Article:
Kahol Lavan won another 20 percent of the vote in Beit Jann. In 2015, by contrast, Meretz barely captured 6 percent of the vote in the village, where it trailed far behind the Zionist Union (an alliance between Labor and Tzipi Livni’s Hatnuah) with 46 percent.
In other Druze towns and villages, Kahol Lavan and Meretz were again the most popular parties — beating out parties like Kulanu and Yisrael Beiteinu, which had been the big vote-getters in the last election.
Arabs voting in their droves ... for Meretz
It now seems clear that Meretz, the left-wing party that was hovering around the 3.25 percent electoral threshold, was saved by Arab voters who heeded last-minute calls to head out to the polling stations. Meretz picked up 39 percent of the vote in Kafr Qasem (more than any other party); 29 percent in Fureidis (also more than any other party); 25 percent in Fassuta; 24 percent in Tira; 22 percent in Mi’ilya; 17 percent in Abu Ghosh; and 13 percent in Jaljulya.
Among the large Arab cities and towns, Meretz picked up 7 percent of the vote in Nazareth; 8 percent in Shfaram; and 9 percent in Baka al-Garbiyeh. Altogether, these votes are believed to have given the party the equivalent of at least one seat in the Knesset, pushing it over the electoral threshold.
Kibbutzniks forego tradition
Israel’s kibbutzim traditionally vote for Labor and Meretz, albeit not as overwhelmingly as they did in years past. Like many Israelis hoping to see an end to Prime Minister Benjamin Netanyahu’s rule, kibbutzniks found themselves in a quandary: To vote for the party that best represented them ideologically or for the party with a better chance of unseating the prime minister?
Based on the election results in 10 of Israel’s largest kibbutzim — those with a population of over 1,000 — that still adhere to traditional socialist values, it appears that strategy trumped ideology this time around. (This list comprised Shefayim, Sdot Yam, Ein Hamifratz, Mishmar Haemek, Ma’agan Michael, Ma’abarot, Yagur, Gan Shmuel and Hatzerim.)
In all but one of these kibbutzim, Kahol Lavan received more votes than any other party. The only exception was Be’eri, where Labor topped the list. Still, the party that ruled Israel for its first three decades did not fare as well on this Gaza border kibbutz in this election as it did in the last, receiving less than half the total number of votes in comparison to more than two-thirds of the vote in 2015.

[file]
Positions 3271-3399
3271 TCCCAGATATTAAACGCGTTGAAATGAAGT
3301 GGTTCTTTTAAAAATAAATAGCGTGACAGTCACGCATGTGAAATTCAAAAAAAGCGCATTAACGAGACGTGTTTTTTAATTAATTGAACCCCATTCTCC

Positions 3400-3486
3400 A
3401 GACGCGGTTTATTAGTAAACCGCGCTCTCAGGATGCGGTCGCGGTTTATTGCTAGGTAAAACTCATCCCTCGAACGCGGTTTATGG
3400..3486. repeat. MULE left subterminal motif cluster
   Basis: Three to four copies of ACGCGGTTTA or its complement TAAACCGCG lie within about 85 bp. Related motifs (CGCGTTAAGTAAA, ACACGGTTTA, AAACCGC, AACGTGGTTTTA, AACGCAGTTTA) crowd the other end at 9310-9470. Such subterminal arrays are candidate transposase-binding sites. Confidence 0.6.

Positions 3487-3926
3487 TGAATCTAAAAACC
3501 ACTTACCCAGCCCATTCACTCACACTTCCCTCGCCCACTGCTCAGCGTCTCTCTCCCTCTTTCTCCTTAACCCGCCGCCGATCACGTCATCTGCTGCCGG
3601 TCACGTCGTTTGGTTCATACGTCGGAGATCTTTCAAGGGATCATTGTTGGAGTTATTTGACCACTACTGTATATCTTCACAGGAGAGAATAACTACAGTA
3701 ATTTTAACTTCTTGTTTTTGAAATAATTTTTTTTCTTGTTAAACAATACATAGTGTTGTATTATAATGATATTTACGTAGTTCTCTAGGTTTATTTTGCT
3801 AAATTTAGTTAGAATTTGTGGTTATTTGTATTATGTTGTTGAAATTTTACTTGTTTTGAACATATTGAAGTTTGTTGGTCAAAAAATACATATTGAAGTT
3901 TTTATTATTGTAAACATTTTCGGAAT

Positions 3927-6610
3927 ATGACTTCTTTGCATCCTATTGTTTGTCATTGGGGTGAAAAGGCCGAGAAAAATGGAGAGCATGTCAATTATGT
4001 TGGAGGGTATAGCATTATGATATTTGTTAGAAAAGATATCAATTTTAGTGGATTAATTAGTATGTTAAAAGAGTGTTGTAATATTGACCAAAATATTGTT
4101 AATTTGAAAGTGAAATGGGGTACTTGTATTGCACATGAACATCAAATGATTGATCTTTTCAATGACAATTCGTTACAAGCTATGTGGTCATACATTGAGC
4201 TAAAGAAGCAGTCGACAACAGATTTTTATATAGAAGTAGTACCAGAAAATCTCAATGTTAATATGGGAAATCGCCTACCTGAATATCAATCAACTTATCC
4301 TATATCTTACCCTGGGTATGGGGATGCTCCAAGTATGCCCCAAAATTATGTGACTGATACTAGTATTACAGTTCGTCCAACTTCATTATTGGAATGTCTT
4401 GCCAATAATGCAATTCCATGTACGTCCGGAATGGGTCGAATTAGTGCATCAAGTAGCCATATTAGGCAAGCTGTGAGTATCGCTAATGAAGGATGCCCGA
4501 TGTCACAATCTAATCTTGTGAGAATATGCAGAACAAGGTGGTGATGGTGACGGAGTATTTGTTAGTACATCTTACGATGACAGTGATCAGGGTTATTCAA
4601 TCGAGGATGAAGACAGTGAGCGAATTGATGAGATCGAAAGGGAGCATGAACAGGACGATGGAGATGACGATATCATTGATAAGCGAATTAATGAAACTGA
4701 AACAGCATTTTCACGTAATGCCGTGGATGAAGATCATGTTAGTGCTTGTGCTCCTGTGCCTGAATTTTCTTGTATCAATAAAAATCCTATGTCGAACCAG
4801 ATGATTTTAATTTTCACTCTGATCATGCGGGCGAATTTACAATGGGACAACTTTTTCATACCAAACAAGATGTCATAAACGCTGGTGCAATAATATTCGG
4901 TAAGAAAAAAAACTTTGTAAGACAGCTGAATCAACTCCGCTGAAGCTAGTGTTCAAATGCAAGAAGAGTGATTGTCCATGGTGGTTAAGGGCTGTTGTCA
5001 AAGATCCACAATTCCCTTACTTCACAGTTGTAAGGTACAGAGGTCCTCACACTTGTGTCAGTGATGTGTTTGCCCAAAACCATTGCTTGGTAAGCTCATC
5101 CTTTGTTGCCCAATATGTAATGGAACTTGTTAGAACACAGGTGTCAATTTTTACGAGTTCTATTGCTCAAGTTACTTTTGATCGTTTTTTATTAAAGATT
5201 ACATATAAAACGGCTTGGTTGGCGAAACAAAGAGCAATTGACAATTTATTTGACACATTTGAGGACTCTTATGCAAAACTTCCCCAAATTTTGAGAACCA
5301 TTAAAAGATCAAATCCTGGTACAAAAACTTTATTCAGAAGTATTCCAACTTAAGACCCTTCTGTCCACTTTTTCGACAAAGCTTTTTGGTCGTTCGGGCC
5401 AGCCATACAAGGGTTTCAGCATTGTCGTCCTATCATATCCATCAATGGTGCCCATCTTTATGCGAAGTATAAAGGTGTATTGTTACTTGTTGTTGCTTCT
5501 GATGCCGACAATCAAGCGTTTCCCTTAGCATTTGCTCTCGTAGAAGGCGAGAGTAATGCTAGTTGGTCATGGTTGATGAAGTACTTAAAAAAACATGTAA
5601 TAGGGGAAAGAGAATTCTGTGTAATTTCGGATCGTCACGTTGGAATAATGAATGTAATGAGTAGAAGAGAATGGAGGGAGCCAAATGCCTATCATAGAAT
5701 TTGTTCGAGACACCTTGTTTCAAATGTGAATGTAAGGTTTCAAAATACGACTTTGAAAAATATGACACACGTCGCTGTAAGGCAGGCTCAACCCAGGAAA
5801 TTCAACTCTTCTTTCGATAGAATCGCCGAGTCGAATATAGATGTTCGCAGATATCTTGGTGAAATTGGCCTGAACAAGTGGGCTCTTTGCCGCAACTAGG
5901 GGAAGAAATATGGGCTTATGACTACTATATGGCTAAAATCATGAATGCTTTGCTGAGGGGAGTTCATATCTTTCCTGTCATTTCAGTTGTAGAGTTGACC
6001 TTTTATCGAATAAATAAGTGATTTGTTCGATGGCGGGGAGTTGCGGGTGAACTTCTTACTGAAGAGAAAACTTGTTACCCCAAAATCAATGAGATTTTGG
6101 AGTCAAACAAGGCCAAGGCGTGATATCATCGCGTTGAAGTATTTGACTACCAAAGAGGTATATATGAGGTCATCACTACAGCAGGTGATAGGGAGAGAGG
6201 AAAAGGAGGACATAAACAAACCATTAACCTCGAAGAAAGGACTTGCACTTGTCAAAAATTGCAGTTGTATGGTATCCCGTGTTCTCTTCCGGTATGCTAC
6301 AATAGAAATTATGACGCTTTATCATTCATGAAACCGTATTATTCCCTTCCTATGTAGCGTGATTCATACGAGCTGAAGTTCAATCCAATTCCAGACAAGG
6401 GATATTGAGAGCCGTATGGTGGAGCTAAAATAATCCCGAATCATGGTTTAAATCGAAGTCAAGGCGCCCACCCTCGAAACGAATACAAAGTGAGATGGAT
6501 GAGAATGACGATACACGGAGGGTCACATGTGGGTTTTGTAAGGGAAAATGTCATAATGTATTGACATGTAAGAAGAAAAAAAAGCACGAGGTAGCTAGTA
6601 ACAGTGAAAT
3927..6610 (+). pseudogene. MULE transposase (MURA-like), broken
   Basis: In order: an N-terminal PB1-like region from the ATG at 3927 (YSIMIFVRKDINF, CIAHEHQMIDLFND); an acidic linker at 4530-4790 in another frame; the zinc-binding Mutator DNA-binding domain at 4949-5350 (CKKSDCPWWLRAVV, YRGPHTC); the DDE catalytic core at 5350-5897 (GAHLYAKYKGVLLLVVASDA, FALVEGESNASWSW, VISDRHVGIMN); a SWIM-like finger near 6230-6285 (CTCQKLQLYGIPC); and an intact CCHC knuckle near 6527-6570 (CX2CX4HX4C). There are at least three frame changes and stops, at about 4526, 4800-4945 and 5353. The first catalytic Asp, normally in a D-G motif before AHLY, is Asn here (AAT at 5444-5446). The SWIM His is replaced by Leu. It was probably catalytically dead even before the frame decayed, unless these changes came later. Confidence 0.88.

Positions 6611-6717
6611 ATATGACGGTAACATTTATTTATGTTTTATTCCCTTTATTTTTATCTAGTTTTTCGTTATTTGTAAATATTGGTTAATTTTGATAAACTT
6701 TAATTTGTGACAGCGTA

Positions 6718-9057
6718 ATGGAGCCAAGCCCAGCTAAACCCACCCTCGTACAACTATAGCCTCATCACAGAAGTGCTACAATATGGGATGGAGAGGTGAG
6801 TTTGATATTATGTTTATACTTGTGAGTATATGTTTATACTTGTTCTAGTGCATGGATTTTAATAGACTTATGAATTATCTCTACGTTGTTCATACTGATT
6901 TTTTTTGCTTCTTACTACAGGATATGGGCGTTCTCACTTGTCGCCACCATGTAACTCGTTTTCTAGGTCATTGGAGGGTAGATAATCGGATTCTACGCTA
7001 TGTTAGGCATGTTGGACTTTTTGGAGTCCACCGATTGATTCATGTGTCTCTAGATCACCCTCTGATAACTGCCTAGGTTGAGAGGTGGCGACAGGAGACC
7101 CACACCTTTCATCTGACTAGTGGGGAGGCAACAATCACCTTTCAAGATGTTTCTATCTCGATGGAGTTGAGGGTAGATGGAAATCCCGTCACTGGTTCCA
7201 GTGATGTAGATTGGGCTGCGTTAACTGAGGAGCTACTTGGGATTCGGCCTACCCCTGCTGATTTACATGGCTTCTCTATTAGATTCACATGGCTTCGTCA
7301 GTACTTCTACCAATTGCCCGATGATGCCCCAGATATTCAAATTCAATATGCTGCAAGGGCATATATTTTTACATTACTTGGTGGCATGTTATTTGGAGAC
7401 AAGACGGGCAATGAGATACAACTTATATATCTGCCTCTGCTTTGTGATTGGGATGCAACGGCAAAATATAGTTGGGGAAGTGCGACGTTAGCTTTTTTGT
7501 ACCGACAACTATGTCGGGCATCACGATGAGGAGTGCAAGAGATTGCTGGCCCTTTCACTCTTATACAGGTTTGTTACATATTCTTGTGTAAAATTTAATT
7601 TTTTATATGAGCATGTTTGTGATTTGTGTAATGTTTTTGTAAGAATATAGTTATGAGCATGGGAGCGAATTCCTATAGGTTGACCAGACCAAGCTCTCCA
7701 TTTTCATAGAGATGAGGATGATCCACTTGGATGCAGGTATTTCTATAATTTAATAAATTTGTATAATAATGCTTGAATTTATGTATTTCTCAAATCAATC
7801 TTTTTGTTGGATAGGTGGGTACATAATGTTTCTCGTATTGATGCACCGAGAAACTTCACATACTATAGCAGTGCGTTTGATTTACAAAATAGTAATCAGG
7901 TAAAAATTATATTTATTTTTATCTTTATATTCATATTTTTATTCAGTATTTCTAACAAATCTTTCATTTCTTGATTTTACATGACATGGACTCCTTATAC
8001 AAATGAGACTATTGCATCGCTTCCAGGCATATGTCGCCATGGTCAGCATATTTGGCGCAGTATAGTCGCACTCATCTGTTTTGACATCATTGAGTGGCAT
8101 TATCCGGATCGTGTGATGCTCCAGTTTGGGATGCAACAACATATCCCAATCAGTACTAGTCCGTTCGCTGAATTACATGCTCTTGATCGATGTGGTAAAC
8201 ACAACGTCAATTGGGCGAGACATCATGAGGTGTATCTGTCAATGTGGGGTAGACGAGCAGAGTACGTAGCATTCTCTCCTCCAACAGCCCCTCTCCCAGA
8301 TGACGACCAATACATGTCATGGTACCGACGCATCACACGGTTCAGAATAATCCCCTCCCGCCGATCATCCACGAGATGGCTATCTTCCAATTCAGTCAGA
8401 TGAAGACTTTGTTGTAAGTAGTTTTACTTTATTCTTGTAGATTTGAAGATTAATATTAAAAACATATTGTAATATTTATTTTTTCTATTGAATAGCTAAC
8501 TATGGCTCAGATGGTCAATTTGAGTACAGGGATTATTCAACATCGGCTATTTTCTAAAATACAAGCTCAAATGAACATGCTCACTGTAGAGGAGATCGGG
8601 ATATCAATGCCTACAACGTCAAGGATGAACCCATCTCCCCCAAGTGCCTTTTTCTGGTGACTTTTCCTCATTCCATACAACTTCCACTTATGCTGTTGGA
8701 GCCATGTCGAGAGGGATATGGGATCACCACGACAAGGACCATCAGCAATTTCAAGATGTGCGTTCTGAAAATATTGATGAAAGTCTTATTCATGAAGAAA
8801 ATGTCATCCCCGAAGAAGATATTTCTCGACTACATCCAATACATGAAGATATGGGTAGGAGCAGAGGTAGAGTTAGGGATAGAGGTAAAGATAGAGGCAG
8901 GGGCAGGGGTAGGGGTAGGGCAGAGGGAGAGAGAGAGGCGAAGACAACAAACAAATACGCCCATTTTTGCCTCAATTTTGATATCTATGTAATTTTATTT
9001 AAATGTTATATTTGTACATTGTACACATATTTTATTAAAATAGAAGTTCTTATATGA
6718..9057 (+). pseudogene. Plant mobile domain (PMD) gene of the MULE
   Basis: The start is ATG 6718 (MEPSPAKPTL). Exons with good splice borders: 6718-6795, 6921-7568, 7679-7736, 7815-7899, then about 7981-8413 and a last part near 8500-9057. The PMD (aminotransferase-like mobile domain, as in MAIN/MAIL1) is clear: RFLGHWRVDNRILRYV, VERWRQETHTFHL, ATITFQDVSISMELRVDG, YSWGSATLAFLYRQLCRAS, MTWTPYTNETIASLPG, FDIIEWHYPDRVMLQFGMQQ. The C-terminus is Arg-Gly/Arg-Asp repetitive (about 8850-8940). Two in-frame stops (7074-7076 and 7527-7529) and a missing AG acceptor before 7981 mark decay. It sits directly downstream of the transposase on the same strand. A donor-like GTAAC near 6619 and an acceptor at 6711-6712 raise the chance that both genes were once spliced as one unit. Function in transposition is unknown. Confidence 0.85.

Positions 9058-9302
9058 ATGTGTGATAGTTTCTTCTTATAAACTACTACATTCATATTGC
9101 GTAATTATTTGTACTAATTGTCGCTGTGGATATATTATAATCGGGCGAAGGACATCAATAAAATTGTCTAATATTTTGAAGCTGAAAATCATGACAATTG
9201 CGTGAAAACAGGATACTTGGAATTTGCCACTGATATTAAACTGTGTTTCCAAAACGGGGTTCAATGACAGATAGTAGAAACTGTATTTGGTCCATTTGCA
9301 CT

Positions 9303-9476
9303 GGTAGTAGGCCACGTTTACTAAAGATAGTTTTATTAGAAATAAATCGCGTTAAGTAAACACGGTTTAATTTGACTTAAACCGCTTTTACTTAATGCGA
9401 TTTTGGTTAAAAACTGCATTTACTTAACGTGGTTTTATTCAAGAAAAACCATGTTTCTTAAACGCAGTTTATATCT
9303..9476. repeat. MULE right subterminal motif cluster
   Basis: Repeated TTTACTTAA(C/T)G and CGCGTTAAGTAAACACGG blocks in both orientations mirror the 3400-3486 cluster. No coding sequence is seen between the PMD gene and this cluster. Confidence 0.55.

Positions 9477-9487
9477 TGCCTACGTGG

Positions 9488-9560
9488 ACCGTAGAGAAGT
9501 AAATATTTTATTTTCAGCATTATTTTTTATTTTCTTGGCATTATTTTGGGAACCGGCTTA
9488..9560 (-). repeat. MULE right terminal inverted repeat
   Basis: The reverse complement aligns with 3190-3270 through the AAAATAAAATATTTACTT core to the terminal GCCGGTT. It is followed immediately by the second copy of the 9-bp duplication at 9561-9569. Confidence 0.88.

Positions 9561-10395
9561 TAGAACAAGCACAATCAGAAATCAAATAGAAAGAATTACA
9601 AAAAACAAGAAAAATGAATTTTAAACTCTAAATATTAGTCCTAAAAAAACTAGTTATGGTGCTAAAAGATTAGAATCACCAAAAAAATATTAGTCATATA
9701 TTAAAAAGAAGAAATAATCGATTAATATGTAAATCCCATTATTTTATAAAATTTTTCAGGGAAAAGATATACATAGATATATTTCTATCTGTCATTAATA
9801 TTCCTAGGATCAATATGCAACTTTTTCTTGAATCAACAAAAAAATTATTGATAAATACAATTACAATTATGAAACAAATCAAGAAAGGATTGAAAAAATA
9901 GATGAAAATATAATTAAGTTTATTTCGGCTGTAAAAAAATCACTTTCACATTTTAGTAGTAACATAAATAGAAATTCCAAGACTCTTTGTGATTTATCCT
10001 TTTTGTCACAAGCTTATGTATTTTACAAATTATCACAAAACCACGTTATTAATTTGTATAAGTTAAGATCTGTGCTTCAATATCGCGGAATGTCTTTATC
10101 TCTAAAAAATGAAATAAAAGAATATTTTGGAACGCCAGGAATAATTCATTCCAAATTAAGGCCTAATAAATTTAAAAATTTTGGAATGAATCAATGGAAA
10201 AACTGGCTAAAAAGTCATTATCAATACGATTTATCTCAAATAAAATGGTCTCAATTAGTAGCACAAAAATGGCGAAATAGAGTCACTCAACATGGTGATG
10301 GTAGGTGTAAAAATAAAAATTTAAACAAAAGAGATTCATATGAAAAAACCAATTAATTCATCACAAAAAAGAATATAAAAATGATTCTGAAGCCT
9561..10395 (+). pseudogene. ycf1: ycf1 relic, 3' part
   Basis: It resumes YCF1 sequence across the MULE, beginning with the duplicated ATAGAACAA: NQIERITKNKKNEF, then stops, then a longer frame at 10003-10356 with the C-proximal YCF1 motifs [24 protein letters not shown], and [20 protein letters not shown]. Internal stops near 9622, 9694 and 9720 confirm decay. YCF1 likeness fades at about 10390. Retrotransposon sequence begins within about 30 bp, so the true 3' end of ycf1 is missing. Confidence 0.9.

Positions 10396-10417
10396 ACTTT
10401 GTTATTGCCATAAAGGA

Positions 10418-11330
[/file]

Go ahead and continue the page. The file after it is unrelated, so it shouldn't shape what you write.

Settlers embrace far right
In December, when Bennett and Shaked left Habayit Hayehudi to set up their new party, they explained the move as a desire to free themselves from the clutches of the radical rabbis affiliated with certain factions of their old party. Indeed, Hayamin Hehadash had both religious and nonreligious candidates on its ticket. In retrospect, whether they sneak into the Knesset or not, they made a bad move.
At Netanyahu’s urging, the remnants of Habayit Hayehudi joined forces with Otzma Yehudit, a party founded by followers of the racist Rabbi Meir Kahane. When forced to choose between these two parties, most voters at the large religious West Bank settlements preferred the more extremist version. That would include Beit El — a settlement whose international fundraising arm was once headed by U.S. Ambassador to Israel David Friedman. At Beit El, 71 percent of the voters cast their ballot for the Kahanist-affiliated party (as opposed to only 9 percent for Bennett’s new party). Other religious settlements throwing their support behind this far-right party were Karnei Shomron, Kedumim, Kiryat Arba and Talmon.
Bennett’s party did relatively well, as might be expected, at some of the more moderate settlements. These included Efrat and Alon Shvut, although in both cases the more radical party also picked up a hefty share of the vote.
The ultra-Orthodox vote religiously
Recent elections have seen growing numbers of Haredi voters cast their ballots for non-Haredi parties. Indeed, in the last election, about 17 percent of ultra-Orthodox voters supported non-Haredi parties. Both Haredi parties — the Ashkenazi-affiliated United Torah Judaism and Mizrahi-affiliated Shas — did far better in this election than had been forecast. Does that mean a reversal of this trend? Based on the latest election results, that would appear to be the case.
In four of the largest ultra-Orthodox cities — Bnei Brak, Elad, Betar Ilit and Modi’in Ilit (the latter two located in the West Bank) — the two big Haredi parties, along with the Union of Right-Wing Parties (which is defined as Haredi-Zionist), picked up more than 90 percent of the vote.
Rehovot backs Gantz
How close did the vote in “Israel’s Ohio” come to mirroring the national vote? Actually, not as close as usual. Kahol Lavan did better than Likud in this central Israel city, while in the national race it was a near-stalemate between the two parties. Were elections held just in Rehovot, Bennett and Shaked’s party would have crossed the electoral threshold, while Meretz would not have.